Fifty hand-lettered tables, each listing up to thirteen (of thirty-eight total) commodities are scattered around B. R. 84 in ways that more or less associate them with fifty 'principal' regions. Although none of the regions are named, some are huge (e.g., Canada exclusive of Newfoundland) and others tiny (e.g., the island of South Georgia). The commodities represent a peculiar classification system freely lumping and splitting arguably intuitive categories. For example, there are separate categories for 'butter', 'oils and fats', 'fats' and 'oil nuts', but 'fertilizers' (perhaps ranging from mined guano and saltpeter to manufactured ammonia) were undifferentiated. Each regional table includes a percentage number for each listed commodity. The smallest percentage shown for any commodity on any individual table is two per cent (as is the smallest percentage shown on a single-commodity table); the largest shown is 100 per cent. Only two listed commodities (jute and tin) total 100 per cent, suggesting that Britain's entire supply of these were imported from identified regions. Thirty more of the listed commodities have numbers totaling eighty-nine to ninety-nine percent. Two are at sixty-six percent, and the remaining three range from three to fifteen percent, but it isn't clear whether that means further imports came from non-'principal' regions, supplies were domestically produced, or both. Some, like rubber and esparto (a natural fibre), were unlikely to have domestic sources; others including wheat and maize certainly did.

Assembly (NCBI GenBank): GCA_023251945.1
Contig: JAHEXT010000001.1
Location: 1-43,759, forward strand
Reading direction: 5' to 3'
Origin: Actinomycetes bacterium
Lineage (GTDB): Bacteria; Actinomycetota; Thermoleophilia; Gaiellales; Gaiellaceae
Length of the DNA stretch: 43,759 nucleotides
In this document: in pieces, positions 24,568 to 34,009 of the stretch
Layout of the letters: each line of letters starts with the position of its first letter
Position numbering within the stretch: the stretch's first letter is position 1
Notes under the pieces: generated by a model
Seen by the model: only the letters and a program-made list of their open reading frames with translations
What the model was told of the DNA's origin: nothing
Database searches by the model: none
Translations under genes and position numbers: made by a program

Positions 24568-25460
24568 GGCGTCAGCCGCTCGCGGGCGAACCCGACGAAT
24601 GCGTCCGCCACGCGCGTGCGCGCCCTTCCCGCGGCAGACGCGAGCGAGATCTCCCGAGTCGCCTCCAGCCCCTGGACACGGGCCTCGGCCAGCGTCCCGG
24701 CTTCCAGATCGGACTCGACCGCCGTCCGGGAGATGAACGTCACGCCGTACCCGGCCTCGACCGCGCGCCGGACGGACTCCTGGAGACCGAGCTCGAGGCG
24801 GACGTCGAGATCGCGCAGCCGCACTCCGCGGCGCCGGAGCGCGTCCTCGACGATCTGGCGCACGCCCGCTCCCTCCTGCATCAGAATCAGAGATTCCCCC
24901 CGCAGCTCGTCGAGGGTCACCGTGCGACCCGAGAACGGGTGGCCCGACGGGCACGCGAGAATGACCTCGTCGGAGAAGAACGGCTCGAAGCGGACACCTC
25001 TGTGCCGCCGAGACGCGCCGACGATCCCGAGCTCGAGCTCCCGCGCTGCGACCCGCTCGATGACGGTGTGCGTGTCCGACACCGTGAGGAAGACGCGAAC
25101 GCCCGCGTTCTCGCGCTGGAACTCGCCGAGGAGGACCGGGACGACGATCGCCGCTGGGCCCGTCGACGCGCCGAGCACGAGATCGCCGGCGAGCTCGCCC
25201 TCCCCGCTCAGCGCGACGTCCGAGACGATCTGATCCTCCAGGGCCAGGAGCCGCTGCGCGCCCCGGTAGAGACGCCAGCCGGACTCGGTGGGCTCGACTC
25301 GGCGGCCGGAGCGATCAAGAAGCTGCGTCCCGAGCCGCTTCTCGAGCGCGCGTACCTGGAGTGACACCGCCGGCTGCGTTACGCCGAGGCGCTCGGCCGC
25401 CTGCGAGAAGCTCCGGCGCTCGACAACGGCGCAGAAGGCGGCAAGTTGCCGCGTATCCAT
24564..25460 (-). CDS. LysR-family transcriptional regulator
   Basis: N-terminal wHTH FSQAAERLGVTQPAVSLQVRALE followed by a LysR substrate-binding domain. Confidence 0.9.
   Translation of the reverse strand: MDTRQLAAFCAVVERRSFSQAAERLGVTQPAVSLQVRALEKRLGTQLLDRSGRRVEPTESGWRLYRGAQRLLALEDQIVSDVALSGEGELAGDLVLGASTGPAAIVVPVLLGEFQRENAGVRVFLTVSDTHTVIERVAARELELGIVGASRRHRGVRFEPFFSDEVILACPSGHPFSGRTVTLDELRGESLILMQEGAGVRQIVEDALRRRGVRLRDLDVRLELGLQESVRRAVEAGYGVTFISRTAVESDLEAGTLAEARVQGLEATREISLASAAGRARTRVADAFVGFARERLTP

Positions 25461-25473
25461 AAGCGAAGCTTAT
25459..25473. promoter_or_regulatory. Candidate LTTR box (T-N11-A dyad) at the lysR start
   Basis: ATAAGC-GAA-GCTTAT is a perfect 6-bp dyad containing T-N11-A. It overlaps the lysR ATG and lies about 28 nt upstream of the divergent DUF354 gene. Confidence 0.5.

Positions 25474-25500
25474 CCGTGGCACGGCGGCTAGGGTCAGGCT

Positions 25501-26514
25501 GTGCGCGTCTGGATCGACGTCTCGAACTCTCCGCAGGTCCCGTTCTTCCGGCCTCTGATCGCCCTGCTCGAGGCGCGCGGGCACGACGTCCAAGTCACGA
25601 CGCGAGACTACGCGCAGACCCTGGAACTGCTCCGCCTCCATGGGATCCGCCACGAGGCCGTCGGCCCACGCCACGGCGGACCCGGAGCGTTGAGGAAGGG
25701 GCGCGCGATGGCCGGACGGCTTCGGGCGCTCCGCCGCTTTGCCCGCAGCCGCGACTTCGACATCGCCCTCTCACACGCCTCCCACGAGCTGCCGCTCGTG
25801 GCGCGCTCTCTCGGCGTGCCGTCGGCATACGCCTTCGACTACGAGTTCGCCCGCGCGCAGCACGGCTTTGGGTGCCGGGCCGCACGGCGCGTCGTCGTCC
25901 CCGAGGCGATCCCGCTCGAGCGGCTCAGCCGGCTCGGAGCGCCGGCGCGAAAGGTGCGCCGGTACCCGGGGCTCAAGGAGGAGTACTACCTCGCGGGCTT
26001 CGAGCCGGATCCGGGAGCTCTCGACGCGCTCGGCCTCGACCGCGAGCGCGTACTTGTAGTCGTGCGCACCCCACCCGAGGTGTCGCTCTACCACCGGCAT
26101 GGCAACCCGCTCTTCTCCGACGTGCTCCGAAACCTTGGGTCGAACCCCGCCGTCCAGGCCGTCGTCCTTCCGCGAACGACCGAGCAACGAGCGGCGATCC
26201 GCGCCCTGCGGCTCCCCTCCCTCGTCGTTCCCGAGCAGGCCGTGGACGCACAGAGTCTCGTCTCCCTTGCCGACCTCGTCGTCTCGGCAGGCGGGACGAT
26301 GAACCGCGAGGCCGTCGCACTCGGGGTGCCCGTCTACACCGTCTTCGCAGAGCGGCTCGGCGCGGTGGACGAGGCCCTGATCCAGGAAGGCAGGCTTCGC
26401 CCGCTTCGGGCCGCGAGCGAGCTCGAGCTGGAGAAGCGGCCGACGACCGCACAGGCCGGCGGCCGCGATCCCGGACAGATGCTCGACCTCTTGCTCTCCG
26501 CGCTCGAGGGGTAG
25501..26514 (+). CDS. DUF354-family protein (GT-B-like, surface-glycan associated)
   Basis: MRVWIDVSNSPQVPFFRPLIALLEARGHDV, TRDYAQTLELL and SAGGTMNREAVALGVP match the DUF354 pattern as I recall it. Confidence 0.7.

Despite his lack of personal experience in marine biology, Elton suspected and others subsequently confirmed that transoceanic ships were accomplishing a great deal of long distance biotic redistribution. (22) Such transportation has occurred ever since humans took up navigation, but the taxonomic expertise needed for recognising it is much more recent. Until the nineteenth century advent of steel-hulled ships, these collateral cargoes included hull-fouling aquatics, shipboard inquilines like beetles and rodents, parasites, intestinal flora and disease organisms affecting crews and manifested live cargoes, an assortment of airborne arthropods, all else unwittingly occupying containers, commodities and crate woods and anything that could survive the rough handling of dirt and cobblestone ballast materials (most often seeds that germinated where ballast was offloaded). Steel hulls initiated the age of water ballast tanks. Water was collected along with ambient plankton and nekton. In well-used anchorages these introductions, occurring in conjunction with habitat-altering activities such as water pollution, damming, flood control, dredging and harbour improvements, led to substantial replacement of pre-existing ('native') species assemblages. An early study demonstrating the outcome of such processes reported, 'in some regions of [San Francisco] Bay, 100% of the common species are introduced, creating "introduced communities"'. (23)